The midterm elections, along with numerous opinion polls, showed that the US population is widely disenchanted with the two-term president and strongly disapprove of his handling of a wide array of domestic and foreign policy issues.

Palestinian Statehood issue goes to UNSC

After decades of seeking international recognition, the Palestinian Authority is closer to its goal than ever. Currently, the United Kingdom, Ireland, Sweden, Spain and France have granted the Palestinian Authority status as an observer state and sovereign entity with the right to control the affairs of its own people.

The United Nations Security Council is expected to vote on a draft resolution, submitted on December 17, for the creation of a Palestinian State. The document sets a 12 month deadline following approval for Israeli forces to withdraw from occupied Palestinian territory. On December 17, the European Parliament backed the recognition of the Palestinian Authority as a state.

The Palestinian Authority demands the reclamation of territory occupied by Israel during the 1967 Six-Day War, including the West Bank, East Jerusalem and the Gaza Strip. However, Hamas, which currently controls Gaza, rejected the resolution, claiming that the issue has not been properly discussed among Palestinian factions.

Eurosceptics gain momentum in European parliament

On May 25 over 500 million European Union residents participated in the election of the bloc"s parliament. European Union "Eurosceptic" parties, many described as xenophobic, anti-immigration and even anti-EU, gained significant momentum.

Dissatisfaction over a weak European economy and the attendant austerity measures led European voters to cast ballots for right-wing and Eurosceptic parties in France (Front National), Denmark (Danish People"s Party), Hungary (Jobbik), Austria (Freedom Party), Finland (Finns), the Netherlands (Party For Freedom), Italy (Lega Nord), Britain (UKIP), Greece (Golden Dawn), Germany (National Democratic Party).

Modi takes office in India

Narendra Modi became India"s prime minister on May 26, following the landslide victory of his right-wing Hindu nationalist Bharatiya Janata Party (BJP) in national elections. Modi is expected to bring about long-awaited economic reforms to India, and is under pressure to find jobs for the one million people who enter India"s workforce monthly.

The new Indian prime minister said he would end gender discrimination in the country and promote equality among all citizens. He also demanded an end to female feticide (destruction or abortion of a fetus because it is female) in India.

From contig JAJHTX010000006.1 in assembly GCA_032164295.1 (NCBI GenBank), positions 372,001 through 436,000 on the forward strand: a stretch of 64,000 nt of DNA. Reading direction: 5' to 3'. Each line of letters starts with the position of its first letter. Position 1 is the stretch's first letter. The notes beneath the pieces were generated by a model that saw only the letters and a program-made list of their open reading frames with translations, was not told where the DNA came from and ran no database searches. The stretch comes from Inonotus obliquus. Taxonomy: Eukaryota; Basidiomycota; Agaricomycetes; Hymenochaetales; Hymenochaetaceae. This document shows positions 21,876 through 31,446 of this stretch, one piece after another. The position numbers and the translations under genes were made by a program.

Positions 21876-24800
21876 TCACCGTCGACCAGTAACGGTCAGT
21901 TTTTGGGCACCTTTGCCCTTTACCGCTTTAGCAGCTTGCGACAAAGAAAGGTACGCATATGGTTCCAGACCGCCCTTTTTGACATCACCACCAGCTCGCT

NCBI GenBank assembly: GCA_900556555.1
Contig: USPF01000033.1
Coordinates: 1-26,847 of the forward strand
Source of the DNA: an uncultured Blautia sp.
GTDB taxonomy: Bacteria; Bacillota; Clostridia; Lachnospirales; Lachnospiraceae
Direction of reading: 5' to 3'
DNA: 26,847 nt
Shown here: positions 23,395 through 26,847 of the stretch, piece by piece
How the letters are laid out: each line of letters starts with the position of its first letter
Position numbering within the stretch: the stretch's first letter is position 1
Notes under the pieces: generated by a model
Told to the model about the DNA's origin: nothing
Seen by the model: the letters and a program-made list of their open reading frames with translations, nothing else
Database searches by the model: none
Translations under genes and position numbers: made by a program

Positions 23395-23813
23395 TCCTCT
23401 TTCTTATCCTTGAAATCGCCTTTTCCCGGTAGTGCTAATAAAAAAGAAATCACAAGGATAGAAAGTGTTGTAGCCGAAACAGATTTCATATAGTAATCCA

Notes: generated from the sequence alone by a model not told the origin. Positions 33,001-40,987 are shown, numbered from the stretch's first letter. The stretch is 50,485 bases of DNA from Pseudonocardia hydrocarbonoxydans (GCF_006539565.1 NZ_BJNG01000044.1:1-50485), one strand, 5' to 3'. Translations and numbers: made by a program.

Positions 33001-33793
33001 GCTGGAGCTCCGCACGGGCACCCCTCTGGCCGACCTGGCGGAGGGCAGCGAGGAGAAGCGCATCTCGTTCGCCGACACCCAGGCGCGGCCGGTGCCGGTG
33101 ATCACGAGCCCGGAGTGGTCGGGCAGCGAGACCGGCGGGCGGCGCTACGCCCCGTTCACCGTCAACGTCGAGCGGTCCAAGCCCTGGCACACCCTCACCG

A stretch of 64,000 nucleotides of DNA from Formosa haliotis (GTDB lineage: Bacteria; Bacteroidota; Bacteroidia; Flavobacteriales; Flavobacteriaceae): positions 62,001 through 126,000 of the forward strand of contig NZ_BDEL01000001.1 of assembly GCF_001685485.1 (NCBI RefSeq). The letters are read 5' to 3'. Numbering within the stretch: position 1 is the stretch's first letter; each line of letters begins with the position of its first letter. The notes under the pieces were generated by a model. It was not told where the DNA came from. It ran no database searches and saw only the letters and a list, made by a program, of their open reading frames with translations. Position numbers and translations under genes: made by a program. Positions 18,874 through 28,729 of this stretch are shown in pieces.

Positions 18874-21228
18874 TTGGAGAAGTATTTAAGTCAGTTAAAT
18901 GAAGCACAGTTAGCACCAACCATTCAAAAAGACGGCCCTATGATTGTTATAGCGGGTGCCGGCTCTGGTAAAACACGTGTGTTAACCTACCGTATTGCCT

Modi was chosen 2014 Person of the Year in Time magazine"s reader poll.

Israel's operation in Gaza followed by an open-ended truce

The tensions in the Israeli-Palestinian conflict escalated in June after Israel blamed the deaths of three Israeli schoolboys on Hamas, the high-profile Palestinian Islamic organization and the de facto authority in Gaza. On July 7, in response to the killing, Israel launched Operation Protective Edge against Hamas' military infrastructure in Gaza. During a 50 day military attack that included airstrikes, 2,100 Palestinians and 72 Israelis lost their lives.

On August 26, the Palestinian Authority and Israel, with the mediation of the Egyptian government, agreed to an open-ended truce.

BRICS establish own financial institutions

The sixth annual summit of the BRICS group, comprising Brazil, Russia, India, China and South Africa, has seen the world"s largest developing economies sign off on the establishment of the New Development Bank (NDB) and the Contingency Reserve Agreement (CRA). The move is intended to create a much needed alternative to Western-oriented international financial institutions.

The July BRICS summit in Brazil"s Fortaleza was a stepping stone toward establishing formal ties among the five emerging economies. NDP and CRA will help countries borrow funds for power stations, ports, roads, telecommunication systems and other key infrastructure projects.